191878 Area disadvantage and intimate partner homicide: An ecological analysis of North Carolina counties, 2004-2005

Monday, November 9, 2009: 4:35 PM

Aubrey Spriggs Madkour, PhD , Department of Community Health Sciences, Tulane School of Public Health and Tropical Medicine, New Orleans, LA
Sandra L. Martin, PhD , Department of Maternal and Child Health, University of North Carolina, Chapel Hill, NC
Carolyn Tucker Halpern, PhD , Department of Maternal and Child Health, The University of North Carolina at Chapel Hill, Chapel Hill, NC
Victor J. Schoenbach, PhD , Department of Epidemiology, University of North Carolina at Chapel Hill, Chapel Hill, NC
Although past studies in large urban centers have found area disadvantage associated with female-victim intimate partner homicide (IPH), whether this relationship generalizes to male-victim IPH or to non-urban areas has not yet been examined, nor have possible mediators been explored. Using data from the North Carolina Violent Death Reporting System (2004-05), the 2000 Census, and the North Carolina Council for Women, we conducted an ecological assessment of these relationships in 100 North Carolina counties. The average annual county female-victim IPH rates varied from 0 to 7.0 per 100,000 population (mean=1.0); the male-victim rate varied from 0 to 3.8 per 100,000 population (mean=0.7). In unadjusted Poisson regression models, county disadvantage was marginally positively related to female-victim IPH (incidence rate ratio [IRR]=1.09; 95% confidence interval [CI] 1.00-1.19) and significantly positively related to male victim IPH (IRR=1.16, 95% CI 1.02-1.31). After adjusting for county demographic characteristics (percent population age 20-40, sex ratio and sex ratio squared), significant associations remained for male-victim IPH (IRR=1.25, 95% CI 1.051.48) but not female-victim IPH (IRR=1.08, 95% CI 0.95 1.22). County urbanicity did not modify these associations. Of the mediator variables examined (shelter availability, per capita funding for intimate partner violence services), none was supported as a mediator between county disadvantage and male-victim IPH. Results suggest disparities across North Carolina counties in male-victim IPH according to county disadvantage. Future research should explore other potential mediators (i.e., service accessibility and law enforcement responses), as well as test the robustness of findings using additional years of data.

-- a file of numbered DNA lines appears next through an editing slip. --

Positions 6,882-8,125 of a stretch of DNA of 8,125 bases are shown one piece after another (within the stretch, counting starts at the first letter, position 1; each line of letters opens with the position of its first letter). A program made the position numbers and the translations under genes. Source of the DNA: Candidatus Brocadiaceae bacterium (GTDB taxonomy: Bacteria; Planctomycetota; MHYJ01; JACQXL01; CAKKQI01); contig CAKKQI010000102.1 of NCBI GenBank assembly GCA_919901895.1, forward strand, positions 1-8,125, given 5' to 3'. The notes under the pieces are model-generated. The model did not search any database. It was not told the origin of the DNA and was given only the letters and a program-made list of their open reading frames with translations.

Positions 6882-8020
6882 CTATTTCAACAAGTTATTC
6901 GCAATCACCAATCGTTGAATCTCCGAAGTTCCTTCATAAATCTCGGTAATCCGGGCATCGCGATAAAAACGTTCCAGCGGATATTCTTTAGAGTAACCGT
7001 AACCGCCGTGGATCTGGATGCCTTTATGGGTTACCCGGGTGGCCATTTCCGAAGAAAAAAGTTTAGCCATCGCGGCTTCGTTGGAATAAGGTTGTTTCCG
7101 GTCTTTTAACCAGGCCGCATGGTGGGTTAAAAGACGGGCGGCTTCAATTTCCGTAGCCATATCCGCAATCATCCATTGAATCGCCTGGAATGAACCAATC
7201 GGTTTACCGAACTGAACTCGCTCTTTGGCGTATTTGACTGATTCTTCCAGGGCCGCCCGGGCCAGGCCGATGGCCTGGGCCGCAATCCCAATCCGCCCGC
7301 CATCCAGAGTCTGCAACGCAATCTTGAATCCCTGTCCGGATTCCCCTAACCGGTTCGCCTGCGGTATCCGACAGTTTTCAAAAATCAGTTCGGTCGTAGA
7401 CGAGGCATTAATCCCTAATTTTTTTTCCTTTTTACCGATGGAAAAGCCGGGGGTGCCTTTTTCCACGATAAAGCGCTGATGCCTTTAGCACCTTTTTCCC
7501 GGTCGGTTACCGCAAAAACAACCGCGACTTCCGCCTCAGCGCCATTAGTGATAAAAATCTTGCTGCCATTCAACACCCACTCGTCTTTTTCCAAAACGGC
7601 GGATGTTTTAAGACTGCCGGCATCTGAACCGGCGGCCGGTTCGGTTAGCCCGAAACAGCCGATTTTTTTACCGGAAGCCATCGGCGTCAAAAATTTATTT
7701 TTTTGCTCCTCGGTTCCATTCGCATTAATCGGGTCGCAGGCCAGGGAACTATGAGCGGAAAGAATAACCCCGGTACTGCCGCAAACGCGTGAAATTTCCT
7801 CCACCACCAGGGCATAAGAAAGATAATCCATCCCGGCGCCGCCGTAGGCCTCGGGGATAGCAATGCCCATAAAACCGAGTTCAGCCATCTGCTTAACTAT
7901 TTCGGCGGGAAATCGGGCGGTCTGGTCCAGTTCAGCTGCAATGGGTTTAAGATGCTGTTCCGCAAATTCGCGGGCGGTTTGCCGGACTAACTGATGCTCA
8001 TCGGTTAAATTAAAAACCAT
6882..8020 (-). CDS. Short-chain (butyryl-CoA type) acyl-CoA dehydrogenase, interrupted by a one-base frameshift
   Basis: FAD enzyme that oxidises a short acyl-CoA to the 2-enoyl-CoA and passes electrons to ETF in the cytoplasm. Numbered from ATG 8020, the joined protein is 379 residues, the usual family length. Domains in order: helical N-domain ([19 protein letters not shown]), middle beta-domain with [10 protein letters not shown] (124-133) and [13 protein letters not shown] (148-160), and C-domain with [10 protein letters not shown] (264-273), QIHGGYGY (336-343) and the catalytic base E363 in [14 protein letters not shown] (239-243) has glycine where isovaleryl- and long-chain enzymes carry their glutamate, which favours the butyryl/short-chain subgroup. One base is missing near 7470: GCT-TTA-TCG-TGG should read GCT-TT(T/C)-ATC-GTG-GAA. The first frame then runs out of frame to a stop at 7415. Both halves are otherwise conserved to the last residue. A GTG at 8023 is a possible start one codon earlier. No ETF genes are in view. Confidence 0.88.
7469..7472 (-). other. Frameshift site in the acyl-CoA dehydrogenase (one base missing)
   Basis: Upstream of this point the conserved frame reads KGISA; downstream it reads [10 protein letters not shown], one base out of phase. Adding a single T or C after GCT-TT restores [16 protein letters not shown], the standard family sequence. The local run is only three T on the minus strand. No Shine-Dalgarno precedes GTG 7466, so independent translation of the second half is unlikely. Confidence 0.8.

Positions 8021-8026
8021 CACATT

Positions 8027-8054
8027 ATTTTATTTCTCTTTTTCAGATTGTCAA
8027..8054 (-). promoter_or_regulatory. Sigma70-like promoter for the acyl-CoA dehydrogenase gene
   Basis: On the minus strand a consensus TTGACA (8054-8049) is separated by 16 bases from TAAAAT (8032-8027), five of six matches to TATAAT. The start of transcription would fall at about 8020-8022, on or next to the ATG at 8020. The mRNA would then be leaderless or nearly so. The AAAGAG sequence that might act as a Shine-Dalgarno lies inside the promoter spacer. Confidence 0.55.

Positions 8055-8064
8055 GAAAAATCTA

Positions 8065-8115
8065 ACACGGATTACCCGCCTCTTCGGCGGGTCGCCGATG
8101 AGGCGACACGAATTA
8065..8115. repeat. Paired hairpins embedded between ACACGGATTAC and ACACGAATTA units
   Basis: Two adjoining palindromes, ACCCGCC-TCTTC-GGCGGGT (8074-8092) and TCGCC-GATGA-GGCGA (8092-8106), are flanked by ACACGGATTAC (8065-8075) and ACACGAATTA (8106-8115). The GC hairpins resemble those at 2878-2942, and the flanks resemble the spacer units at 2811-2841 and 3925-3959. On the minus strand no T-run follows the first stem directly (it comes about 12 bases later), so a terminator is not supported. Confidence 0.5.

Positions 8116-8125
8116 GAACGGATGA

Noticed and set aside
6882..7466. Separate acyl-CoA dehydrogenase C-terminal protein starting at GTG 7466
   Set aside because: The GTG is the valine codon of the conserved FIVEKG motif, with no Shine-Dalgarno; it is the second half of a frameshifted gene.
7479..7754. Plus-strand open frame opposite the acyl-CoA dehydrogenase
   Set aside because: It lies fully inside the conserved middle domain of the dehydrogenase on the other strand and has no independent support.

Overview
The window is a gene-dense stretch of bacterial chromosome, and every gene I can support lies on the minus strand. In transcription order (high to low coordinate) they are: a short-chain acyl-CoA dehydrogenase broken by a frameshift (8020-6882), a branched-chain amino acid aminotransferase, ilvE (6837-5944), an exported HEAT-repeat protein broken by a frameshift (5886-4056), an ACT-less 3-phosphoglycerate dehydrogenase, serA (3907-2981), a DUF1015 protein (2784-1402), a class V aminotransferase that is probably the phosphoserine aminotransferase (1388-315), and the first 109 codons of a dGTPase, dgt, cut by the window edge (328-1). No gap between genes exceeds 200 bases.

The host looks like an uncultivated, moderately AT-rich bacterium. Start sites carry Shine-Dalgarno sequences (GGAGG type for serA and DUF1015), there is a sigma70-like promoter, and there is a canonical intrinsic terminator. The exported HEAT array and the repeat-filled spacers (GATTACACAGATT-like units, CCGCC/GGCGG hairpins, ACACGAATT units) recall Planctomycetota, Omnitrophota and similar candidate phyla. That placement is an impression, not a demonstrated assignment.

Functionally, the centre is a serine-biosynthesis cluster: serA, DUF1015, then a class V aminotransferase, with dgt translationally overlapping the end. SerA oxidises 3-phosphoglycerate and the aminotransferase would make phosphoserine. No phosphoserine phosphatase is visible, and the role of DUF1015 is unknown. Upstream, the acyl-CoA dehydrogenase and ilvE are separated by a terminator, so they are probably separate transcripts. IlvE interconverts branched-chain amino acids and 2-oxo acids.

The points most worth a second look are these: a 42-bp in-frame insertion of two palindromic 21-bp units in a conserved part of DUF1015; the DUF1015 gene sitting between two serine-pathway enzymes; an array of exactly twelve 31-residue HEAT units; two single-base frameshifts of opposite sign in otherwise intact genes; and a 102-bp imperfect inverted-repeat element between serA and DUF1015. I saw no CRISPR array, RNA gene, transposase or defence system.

Learning Objectives:
1. Describe rates of female-victim and male-victim intimate partner homicide in NC counties 2. Discuss the relationship between county-level socioeconomic disadvantage and intimate partner homicide in NC counties 3. Analyze whether victims' services availability and funding mediates the relationship between county disadvantage and intimate partner homicide rates in NC

Keywords: Domestic Violence, Community

Presenting author's disclosure statement:

Qualified on the content I am responsible for because: I had primary responsibility for formulating the research questions, data cleaning and analysis, as well as writing up the results. The present analysis is part of my dissertation work at UNC Chapel Hill.
Any relevant financial relationships? No

I agree to comply with the American Public Health Association Conflict of Interest and Commercial Support Guidelines, and to disclose to the participants any off-label or experimental uses of a commercial product or service discussed in my presentation.

See more of: Violence Epidemiology
See more of: Epidemiology